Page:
Home equity lending through banks is making a comeback for the first time since the housing crisis, according to a Seattle Times report this week. But, the report finds, the new home equity lending is not going to be quite like home equity lending of the past.
“Banking and credit analysts say the dollar volumes of new originations of home-equity loans are rising again — significantly so in areas experiencing post-recession rebounds in property values,” the report states. “…Unlike during the credit-bubble years of 2003-06, however, they aren’t permitting owners to go whole hog — mortgaging their homes up to 100 percent of market value with first, second and even third loans or credit lines.”
Areas that are seeing volume pick up include Atlantic coastal states, the Pacific Northwest, California, Arizona, new Mexico Texas and some parts of the midwestern United States, the Times writes.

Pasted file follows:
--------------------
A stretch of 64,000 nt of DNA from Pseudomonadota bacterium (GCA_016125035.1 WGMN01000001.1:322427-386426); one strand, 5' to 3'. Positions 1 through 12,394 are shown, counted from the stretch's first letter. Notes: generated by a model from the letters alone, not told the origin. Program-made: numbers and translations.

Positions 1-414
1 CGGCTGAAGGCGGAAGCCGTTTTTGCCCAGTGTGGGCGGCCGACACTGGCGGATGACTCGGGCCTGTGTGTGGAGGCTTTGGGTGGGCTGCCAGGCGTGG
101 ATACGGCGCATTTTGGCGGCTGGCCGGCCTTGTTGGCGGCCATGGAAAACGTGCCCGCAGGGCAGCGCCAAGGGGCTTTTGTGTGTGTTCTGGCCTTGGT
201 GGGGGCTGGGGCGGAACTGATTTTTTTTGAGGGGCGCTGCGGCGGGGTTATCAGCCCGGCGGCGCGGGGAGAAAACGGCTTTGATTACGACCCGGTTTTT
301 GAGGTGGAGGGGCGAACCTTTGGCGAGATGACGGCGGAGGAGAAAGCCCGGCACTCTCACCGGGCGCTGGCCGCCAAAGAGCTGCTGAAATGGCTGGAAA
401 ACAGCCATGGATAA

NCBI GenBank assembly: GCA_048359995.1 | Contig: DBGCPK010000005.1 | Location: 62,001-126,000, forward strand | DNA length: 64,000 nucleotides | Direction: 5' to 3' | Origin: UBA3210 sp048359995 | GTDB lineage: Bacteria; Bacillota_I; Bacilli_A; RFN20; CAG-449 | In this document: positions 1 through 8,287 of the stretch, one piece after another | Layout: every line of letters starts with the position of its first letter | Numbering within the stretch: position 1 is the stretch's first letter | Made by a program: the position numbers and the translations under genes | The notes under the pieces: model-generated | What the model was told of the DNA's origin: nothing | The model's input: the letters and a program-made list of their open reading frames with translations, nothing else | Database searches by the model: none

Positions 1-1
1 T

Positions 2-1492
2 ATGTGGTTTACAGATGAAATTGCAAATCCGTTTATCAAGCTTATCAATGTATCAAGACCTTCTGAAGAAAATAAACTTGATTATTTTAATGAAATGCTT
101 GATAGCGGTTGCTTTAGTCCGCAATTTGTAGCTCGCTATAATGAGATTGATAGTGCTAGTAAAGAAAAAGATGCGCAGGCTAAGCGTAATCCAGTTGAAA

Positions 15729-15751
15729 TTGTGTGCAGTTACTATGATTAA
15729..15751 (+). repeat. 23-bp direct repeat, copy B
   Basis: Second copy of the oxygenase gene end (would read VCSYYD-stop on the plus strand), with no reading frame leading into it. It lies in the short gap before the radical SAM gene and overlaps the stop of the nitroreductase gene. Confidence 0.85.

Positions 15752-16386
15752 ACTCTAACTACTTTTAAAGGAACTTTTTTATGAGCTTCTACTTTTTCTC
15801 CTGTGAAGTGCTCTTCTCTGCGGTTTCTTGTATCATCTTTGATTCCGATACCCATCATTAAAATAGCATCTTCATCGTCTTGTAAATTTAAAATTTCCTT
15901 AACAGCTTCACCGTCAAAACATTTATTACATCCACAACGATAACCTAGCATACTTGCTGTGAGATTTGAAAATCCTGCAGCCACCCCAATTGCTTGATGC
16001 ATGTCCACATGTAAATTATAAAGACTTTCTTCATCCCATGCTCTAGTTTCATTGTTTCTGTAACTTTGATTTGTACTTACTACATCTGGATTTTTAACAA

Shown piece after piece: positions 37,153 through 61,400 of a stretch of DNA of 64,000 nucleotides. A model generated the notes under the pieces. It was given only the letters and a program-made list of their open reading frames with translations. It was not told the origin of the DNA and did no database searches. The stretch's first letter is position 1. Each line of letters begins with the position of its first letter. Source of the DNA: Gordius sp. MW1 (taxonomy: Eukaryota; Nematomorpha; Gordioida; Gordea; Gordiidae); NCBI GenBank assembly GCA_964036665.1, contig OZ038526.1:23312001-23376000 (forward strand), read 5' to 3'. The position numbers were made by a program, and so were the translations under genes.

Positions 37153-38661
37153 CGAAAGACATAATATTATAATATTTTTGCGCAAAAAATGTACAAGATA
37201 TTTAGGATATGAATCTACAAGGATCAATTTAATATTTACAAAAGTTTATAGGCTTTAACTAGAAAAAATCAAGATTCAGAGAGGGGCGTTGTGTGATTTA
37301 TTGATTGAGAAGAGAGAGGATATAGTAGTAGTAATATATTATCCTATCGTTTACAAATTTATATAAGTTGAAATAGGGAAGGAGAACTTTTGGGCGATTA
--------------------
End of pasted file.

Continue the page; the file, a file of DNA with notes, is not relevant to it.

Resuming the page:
There are certain new stipulations home equity borrowers and second mortgage applicants will face, including a restriction on the combined loan to value ratio of the two loans, which most lenders are capping at 85%, the article states. Further, some areas and lenders are including add-ons in an effort to protect the lender, but will raise costs to the borrower.
“Bottom line: If you’ve got equity in your house, have a need for cash in a lump sum or credit line and can get through the underwriting hoops and snares set by loss-leery lenders, go for it,” the article writes. “Rates are low and the bank windows are opening again…Just not as wide as they once did.”
Read the full article at Seattle Times.
Written by Elizabeth Ecker